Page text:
Leo: “This government will conclusively turn the page on this failed approach. As a party of one nation, we will govern as one nation and bring our country together.” This sounds like nationalism to the extreme.
Kevin: One nation has a different nuance in the UK but it does sound that way, yet. There's a notion of one nation notorious as opposed to divisions between rich and poor. So that's what he's throwing on there. But from the outside, it does sound like ein Reich, which is bad.
Leo: “Ein Volk, and if you say anything against us, that's your problem!” Wow.
Kevin: It is a bad departure and the Open Rights Group in the UK is ramping up how to deal with this, seeing how they can respond.
Leo: What is the reaction in the UK?
Kevin: I'm not in the UK, so I only see what's there through social media, but it was widely heralded as a shocking thing. The other half of it is also a shout out to the law and order wing of his party and the UK crowd as well, that's the other deal.
Leo: To me, it kind of sounds like the Ukip[?] rhetoric, the very highly nationalistic rhetoric.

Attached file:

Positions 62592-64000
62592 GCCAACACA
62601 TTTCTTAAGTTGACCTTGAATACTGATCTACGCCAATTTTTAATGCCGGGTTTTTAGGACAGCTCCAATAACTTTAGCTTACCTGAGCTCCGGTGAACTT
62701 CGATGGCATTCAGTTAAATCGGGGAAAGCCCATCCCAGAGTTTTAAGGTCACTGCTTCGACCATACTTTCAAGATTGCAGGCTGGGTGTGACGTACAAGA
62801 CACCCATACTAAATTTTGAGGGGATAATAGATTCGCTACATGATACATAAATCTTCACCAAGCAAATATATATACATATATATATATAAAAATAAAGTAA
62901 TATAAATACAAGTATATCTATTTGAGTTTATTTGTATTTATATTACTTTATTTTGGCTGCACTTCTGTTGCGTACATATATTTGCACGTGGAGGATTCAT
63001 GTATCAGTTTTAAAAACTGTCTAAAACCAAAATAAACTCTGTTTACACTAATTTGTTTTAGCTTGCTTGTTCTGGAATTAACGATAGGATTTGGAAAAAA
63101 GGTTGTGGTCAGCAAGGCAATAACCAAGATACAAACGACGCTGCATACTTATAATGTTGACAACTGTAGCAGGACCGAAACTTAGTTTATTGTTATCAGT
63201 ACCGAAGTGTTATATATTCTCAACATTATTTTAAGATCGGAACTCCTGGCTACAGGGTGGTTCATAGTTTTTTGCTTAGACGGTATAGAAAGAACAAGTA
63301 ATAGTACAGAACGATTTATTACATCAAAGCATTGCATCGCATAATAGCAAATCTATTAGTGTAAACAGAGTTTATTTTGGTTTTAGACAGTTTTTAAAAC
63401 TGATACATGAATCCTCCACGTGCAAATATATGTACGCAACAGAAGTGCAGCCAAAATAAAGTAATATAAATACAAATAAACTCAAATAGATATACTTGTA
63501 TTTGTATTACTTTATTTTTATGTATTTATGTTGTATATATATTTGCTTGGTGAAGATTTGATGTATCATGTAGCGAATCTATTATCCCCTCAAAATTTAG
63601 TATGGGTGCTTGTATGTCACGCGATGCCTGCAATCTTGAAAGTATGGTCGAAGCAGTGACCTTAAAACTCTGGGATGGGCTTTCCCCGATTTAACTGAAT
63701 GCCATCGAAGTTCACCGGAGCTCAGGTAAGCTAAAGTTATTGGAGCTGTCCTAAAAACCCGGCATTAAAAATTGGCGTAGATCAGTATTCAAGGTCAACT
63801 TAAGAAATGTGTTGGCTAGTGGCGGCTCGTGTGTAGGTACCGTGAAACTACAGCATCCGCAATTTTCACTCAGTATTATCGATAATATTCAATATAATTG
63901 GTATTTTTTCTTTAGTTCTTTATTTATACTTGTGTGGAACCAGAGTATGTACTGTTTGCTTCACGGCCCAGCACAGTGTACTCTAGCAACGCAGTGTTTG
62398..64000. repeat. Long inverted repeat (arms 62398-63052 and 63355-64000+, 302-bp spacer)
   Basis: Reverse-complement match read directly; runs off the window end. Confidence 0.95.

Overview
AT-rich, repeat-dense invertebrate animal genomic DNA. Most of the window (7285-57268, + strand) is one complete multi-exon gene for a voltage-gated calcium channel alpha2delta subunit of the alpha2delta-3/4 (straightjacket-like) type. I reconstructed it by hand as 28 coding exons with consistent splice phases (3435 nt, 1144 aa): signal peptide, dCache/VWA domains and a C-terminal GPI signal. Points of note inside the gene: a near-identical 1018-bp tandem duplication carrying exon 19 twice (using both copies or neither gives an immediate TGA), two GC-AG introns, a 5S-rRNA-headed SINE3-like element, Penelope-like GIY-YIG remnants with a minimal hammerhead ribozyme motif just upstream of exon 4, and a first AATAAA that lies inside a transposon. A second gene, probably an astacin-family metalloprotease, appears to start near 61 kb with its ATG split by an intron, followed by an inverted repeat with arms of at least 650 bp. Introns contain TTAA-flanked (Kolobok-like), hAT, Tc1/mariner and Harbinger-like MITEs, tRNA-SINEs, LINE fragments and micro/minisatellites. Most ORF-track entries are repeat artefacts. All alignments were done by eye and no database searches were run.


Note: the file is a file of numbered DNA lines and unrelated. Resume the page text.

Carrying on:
Kevin: Ukip[?] was very shocking for the conservatives because they won the most seats in the European Parliament last year.
Jeff: They've got what, one seat in this election?
Kevin: Party-less PR where the election is done by [0:37:43.2?]. But it did - they got one seat, yes, but they got 5 million votes or something so they effected the results by moving stuff around, which is how things work in the UK. It worked out in the conservatives favor, mostly, I think because they managed to persuade some of the UK types to swing back to them rather than laborers. But it was a short result. The pollers had no idea what was going on because all these different parties and their model of left/right didn't fit any more. It was also this sort of - there is now this sort of - Ukip[?] has moved the rhetoric such that there is this very, very strong anti-immigration turnout, anti-immigration policy which sounds very un-British to me but then, you know, I've been away for a while. So it's hard for me to tell.